Audio released of alleged fentanyl double killer 'practising fake voice' to dupe victim

A jury has heard an audio recording of a man on trial for murdering a married couple allegedly practicing a voice for one of his fake identities.

Luke D’Wit is accused of using fentanyl to poison Stephen Baxter, 61, and his 64-year-old wife Carol and rewriting their will to make him a director of their shower mat firm Cazsplash.

Their daughter Ellie, who found her parents dead at their home in West Mersea, on Easter Sunday last year, watched on from the public gallery as the defendant gave his evidence.

D’Wit, 34, of West Mersea, denies the murders of Mr and Mrs Baxter and is on trial at Chelmsford Crown Court.

Jurors heard D’Wit created false identities including a person named Jenny, a theatre producer who could help the couple’s daughter with a career as a vocalist.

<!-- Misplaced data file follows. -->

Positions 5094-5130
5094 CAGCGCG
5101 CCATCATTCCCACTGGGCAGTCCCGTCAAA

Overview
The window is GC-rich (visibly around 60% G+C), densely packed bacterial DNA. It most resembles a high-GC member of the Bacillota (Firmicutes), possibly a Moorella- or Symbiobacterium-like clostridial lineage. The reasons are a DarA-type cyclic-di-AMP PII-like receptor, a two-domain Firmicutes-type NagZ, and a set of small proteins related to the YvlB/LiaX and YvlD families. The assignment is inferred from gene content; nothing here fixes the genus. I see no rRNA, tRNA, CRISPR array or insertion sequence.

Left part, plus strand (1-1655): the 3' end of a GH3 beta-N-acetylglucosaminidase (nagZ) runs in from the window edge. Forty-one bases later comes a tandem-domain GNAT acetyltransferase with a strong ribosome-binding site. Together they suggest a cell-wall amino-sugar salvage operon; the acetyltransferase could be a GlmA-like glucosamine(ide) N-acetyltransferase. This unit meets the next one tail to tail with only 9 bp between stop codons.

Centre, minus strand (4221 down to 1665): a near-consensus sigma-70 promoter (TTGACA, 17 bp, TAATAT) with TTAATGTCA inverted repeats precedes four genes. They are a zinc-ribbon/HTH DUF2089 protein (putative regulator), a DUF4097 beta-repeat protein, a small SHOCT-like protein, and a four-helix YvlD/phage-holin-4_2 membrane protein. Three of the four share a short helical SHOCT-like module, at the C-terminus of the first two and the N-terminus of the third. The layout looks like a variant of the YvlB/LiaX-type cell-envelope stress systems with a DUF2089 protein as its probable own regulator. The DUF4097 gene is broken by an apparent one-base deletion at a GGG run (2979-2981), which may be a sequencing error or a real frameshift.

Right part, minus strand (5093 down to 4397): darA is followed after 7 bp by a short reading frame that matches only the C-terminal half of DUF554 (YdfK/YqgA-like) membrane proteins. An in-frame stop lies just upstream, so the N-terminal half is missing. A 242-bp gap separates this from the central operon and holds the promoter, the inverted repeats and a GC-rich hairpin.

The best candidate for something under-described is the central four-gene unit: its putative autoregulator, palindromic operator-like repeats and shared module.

D'Wit claims the fake identities were the idea of Mr Baxter.

He was cross-examined by prosecutor Tracy Ayling KC, who asked him about emails sent under a fake identity of a doctor.

  • Watch the moment Luke D'Wit is arrested at work

She said that the emails told Mr and Mrs Baxter to drink boiling water, lemon and aspirin tablets and that the fake doctor – which prosecutors say was D’Wit – claimed that this would improve their liver health.

D’Wit said he had spoken to Mr Baxter about sending the emails, and that “Carol was worried about her and Steve’s liver from all their drinking”.

Ms Ayling said it was “very convenient” that Mr Baxter was “not here to answer this”.

She suggested to D’Wit: “This was your start of getting both Stephen and Carol to take a concoction you could put something into to kill them off.”

D’Wit, who sat in a wheelchair as he gave his evidence in court, replied: “No.”

Ms Ayling said to D’Wit: “You mixed that up for them, adding in aspirin that would have no effect on the liver, and you threw in a fentanyl patch for good measure.”

The defendant replied: “No.”

He earlier denied a suggestion from the prosecutor that he was feeding Mrs Baxter “cocktails of drugs and potions that were making her unwell”.

The trial continues.

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